5:07 PM, Monday August 3rd 2020
Overall your work here is well done, and you're demonstrating a good grasp of how your forms interact with one another in 3D space. There are however a few things I want to touch upon to help steer how you think about construction as a whole in the right direction.
To start, your arrows are looking good - they flow smoothly and fluidly through space, and this carries over quite nicely to all the linework throughout your leaves exercise. It's clear that you're leaning well into drawing with confidence, not a glimmer of hesitation in sight. This is however related to the main issue I want to point out in regards to your work as a whole. Fortunately this issue actually does get better over the course of the set, but whether that improvement comes just from general practice or from actual awareness of the issue isn't necessarily clear, so I'll explain it all the same.
Constructional drawing is all about making decisions, one by one, a mark at a time. Every phase of construction answers a question or solves a problem, and every subsequent mark/solution/answer needs to adhere to what was determined earlier, so as to maintain consistency and cohesion with it. For example, if we answer the question, "how far out do these leaves extend in space", and draw some mark to pin this down on the page, then we need to make sure that the subsequent leaves we draw adhere to this.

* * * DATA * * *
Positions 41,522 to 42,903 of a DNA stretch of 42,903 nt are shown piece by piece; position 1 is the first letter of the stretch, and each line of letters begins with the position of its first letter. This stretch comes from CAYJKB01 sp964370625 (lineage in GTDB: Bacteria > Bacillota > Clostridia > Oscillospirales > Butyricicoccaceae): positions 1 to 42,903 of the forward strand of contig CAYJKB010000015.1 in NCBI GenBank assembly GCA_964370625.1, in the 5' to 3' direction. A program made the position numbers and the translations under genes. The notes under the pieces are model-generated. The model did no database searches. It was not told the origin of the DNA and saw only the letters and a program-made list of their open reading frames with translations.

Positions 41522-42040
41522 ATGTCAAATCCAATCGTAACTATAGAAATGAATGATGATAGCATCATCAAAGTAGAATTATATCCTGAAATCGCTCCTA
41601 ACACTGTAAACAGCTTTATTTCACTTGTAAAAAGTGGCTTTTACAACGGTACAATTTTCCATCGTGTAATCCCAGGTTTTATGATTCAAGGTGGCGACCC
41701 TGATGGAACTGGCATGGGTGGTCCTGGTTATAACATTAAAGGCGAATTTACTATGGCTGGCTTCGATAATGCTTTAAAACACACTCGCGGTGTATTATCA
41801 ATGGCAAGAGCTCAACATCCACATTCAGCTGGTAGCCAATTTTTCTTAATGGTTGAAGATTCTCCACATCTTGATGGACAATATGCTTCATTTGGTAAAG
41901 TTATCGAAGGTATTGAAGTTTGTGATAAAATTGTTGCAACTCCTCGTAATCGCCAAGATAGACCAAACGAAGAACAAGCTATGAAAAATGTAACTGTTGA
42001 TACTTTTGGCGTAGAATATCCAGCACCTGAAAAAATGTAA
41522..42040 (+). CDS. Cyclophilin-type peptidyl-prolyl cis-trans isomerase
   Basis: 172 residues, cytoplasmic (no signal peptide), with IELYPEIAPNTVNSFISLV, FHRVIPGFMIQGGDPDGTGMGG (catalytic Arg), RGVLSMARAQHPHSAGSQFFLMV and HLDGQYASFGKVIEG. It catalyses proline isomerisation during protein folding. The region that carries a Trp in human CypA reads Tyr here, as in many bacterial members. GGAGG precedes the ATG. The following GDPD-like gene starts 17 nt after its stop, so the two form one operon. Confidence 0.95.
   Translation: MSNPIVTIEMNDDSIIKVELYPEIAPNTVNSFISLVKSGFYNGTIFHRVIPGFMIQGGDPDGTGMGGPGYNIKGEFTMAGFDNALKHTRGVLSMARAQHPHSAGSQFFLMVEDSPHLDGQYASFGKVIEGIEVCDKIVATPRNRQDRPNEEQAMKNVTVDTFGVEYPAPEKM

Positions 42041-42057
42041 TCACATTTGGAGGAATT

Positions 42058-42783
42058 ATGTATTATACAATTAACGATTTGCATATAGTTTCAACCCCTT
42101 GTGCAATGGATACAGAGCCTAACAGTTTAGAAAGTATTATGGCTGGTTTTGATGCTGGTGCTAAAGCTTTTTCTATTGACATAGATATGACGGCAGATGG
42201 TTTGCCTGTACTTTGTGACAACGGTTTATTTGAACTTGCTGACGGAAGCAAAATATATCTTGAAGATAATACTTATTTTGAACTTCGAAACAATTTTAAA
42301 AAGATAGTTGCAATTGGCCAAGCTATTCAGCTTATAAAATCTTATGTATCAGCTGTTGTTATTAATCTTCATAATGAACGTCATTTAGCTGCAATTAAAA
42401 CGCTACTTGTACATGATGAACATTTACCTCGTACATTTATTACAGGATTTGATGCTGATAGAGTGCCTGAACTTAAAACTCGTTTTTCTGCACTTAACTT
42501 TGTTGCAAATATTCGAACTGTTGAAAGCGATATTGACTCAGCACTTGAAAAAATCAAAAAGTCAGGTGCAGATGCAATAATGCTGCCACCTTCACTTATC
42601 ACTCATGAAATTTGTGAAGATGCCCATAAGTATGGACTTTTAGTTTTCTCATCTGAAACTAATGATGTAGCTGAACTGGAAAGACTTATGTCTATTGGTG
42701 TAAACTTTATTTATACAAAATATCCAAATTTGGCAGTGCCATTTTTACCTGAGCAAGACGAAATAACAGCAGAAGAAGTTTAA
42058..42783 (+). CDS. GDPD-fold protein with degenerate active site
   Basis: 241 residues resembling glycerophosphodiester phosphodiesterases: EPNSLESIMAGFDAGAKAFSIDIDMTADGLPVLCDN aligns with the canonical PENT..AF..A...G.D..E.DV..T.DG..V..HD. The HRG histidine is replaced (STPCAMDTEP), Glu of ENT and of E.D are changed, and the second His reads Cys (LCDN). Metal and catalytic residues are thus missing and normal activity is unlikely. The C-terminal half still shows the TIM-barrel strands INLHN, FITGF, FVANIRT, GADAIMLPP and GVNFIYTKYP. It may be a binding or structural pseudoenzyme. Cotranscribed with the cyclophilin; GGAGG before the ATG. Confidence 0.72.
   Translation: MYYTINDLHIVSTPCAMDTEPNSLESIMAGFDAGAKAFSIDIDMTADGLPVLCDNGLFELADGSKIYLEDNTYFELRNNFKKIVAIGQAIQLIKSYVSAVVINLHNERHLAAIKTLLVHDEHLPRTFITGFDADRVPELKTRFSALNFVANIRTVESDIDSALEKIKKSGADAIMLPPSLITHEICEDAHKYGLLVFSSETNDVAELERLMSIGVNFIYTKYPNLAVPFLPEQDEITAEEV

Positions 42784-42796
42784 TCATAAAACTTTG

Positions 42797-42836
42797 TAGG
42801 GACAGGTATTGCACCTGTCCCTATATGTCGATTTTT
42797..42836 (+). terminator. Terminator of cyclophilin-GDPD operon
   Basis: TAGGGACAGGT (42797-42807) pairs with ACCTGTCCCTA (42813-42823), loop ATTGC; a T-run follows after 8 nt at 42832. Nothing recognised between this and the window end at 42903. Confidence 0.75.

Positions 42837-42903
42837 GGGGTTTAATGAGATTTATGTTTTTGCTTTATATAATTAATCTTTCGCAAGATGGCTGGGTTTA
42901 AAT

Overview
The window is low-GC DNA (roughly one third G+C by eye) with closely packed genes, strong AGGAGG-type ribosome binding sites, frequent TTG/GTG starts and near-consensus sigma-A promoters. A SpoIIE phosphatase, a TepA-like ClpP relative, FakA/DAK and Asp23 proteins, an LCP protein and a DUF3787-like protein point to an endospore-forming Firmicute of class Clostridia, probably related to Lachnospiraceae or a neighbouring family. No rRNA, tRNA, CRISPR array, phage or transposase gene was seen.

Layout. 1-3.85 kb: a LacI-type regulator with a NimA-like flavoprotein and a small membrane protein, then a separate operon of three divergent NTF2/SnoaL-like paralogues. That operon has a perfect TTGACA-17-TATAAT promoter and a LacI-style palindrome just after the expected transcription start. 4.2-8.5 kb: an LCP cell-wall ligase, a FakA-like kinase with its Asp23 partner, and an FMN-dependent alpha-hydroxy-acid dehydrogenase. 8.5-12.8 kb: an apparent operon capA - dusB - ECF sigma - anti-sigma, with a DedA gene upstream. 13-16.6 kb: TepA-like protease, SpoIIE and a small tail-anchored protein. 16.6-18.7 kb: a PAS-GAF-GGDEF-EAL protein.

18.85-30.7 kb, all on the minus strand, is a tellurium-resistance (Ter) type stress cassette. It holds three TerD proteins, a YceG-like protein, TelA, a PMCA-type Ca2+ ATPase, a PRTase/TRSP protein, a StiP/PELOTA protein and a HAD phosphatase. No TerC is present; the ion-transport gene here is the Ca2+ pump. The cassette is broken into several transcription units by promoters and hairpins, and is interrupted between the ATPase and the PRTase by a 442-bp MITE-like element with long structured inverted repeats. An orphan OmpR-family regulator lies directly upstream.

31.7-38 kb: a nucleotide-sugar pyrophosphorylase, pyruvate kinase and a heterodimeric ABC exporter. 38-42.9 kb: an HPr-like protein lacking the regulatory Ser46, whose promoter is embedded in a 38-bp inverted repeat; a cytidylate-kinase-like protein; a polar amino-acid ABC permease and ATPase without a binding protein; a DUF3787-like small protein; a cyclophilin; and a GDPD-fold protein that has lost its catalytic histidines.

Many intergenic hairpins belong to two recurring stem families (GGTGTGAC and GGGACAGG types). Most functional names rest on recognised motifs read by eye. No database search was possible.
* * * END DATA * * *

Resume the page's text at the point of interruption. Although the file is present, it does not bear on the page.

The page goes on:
Looking at the maple leaf you drew - which is itself quite well drawn - you followed through the steps shown here, starting with establishing the overall extent to which all the different 'arms' of the leaf would extend. That said, where the demonstration had each leaf stop at the bounds of that outer shape, you were much more flexible and loose in the relationships between subsequent steps of construction. You allowed your leaves to extend beyond where it suited you better - perhaps to avoid things feeling cramped, perhaps to look more similar to a reference image, etc.